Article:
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Army's 1st female Master Gunner brings weapons training expertise to Reserve unit

July 10, 2016 (Photo Credit: Patrick A. Albright/Army)

Sgt. 1st Class Sarah Saunders is the first female graduate of the Army's Master Gunner Common Core Course, marking yet another first for the service as it removes gender-based restrictions on jobs across the force.

The Army Reservist and petroleum supply specialist with the 103rd Sustainment Command (Expeditionary) in Des Moines, Iowa, completed the month-plus course on June 27.

Saunders told Army Times she volunteered in response to a request for someone in her unit to attend the course. She had experience with weapons during her service, including shooting a 50-caliber gun as a gunner while deployed to Iraq.

“I had no idea what I was getting myself into. It was challenging. It was refreshing because most Army courses I’ve taken were not that difficult,” she said of a course that will let her train other soldiers on a number of weapon systems and processes. “It’s another hat I’ll wear.”

In addition to her new master gunner duties, Saunders already is the individual training noncommissioned officer in charge for her unit as well as Digital Training Management System manager. 

Her commander, Brig. Gen. Jonathan McColumn, said Saunders exemplified his desire to have soldiers maximize their skill sets. He added that she “represents the best of who we are,” and will use her new expertise to help train other soldiers to enhance the unit’s capabilities.

“It is part of the new military effort that requires us to do master gunnery,” he said. “The Army requires that our organizations can use all of its crew-served weapons effectively, which is something we haven’t done very well in the past.”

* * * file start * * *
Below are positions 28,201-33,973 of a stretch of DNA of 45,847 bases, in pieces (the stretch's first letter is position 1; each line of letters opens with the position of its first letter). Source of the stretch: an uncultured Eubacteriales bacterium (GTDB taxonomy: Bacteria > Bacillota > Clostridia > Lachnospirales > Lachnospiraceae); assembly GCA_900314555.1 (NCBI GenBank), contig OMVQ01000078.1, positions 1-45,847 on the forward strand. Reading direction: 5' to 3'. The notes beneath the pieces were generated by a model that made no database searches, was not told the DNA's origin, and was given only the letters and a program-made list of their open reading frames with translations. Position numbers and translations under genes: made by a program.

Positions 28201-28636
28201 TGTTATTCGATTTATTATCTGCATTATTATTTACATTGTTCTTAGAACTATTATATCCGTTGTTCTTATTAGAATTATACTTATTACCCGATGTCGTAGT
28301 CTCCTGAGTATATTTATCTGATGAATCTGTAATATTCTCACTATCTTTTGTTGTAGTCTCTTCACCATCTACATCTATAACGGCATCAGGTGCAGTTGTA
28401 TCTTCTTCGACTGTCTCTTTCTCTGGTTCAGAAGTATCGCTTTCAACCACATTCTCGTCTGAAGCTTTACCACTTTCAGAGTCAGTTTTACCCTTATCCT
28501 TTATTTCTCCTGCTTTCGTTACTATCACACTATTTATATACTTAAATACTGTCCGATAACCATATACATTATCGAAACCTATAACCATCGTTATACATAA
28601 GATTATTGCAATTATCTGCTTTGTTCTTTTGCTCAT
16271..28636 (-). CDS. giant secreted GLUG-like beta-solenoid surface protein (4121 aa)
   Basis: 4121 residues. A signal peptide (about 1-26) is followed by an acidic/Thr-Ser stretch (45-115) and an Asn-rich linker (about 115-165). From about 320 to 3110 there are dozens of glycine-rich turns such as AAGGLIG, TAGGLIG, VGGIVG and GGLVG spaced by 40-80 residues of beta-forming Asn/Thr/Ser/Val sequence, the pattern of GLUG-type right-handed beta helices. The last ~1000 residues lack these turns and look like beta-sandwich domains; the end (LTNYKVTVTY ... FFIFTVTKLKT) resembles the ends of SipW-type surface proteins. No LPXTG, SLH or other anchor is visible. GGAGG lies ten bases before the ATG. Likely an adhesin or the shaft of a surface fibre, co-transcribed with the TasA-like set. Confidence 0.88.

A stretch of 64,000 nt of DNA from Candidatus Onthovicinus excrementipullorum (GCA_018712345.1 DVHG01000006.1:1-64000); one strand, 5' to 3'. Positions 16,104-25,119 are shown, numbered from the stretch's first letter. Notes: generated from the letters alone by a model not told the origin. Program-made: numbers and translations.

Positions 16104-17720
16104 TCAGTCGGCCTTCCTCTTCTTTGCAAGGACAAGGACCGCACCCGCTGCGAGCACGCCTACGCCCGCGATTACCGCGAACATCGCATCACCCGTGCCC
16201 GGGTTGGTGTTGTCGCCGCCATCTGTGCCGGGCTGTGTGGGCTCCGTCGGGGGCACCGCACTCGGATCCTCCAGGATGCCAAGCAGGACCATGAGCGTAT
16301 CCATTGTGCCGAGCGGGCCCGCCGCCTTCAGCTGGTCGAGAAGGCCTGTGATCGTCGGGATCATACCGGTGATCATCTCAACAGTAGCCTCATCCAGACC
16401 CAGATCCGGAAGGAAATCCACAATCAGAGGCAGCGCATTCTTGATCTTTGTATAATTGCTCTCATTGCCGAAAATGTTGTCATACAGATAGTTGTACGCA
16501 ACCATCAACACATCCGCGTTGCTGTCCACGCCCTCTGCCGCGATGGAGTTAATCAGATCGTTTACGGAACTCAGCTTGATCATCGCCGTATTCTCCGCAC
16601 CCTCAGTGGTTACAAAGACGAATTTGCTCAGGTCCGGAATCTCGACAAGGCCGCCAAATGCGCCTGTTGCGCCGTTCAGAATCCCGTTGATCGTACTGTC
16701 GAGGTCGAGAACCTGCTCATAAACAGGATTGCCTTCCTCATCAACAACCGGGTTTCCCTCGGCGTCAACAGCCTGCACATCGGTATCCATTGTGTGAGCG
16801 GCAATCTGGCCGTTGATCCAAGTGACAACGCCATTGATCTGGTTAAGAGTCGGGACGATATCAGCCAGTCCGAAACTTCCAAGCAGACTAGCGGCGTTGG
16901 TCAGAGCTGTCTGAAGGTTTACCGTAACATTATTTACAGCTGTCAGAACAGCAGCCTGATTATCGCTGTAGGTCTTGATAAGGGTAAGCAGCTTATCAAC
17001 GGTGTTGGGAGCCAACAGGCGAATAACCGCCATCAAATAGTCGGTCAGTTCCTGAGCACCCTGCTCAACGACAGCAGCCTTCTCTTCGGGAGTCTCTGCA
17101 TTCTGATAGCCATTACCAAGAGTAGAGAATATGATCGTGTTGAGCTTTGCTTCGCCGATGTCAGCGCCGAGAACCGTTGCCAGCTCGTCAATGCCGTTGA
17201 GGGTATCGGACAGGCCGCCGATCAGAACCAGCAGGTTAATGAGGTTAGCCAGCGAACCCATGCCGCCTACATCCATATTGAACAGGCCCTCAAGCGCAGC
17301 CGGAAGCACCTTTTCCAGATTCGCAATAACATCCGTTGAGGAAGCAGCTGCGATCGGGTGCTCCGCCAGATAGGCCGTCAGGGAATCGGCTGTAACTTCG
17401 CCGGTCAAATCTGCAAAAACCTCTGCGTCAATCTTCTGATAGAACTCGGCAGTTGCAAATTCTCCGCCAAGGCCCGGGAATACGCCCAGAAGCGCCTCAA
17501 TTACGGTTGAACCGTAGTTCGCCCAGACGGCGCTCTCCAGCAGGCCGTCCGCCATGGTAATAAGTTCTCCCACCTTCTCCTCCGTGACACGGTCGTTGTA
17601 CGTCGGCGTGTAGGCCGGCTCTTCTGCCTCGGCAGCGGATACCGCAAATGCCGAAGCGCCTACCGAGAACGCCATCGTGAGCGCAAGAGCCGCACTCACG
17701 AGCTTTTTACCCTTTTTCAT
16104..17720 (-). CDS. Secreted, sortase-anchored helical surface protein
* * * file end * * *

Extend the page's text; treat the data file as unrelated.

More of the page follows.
Saunders said her gender was not a factor during the training and downplayed being the first female graduate. Because of that push for increased gunnery proficiency, Saunders said it was more significant to her to become one of the first reservists to complete the relatively new course.

“It really hadn’t dawned on me that [being the first female] was really too big of a deal to me,” she said. “We’re all sustainment, and we’re going to start to have to learn how to shoot all this gunnery, so we’re going to have to learn how to do this.”

Generally, a master gunner serves as the commander’s technical and tactical expert. The common core is a new course that prepares soldiers for platform-specific courses. It aims to make soldiers experts in concepts that apply to all weapon systems.

During the course, soldiers learn how to identify weapon systems — from small arms to large caliber guns — they may face and identify the best weapon to engage a particular target. They take a deep dive into the M2 .50-caliber and the M240 machine guns. They also learn how to determine range, coordinate crew efforts, ensure safety and assess whether desired affects had been achieved. Ammunition — characteristics, capabilities, environmental effects — is studied, and the soldiers also learn how to develop training plans to educate their soldiers.

“As for the hands-on weapons part, I was a gunner in Iraq. I have shot a 50-caliber gun. But this goes more into depth: how to train fire commands, how to set up ranges to train, requirements leading up to the live fire events and whatnot,” Saunders said.

Saunders, from Rosemount, Minnesota, joined her home state’s National Guard in 2004. She transferred to the Army Reserve in 2011 and transitioned to the Active Guard and Reserve in 2013.

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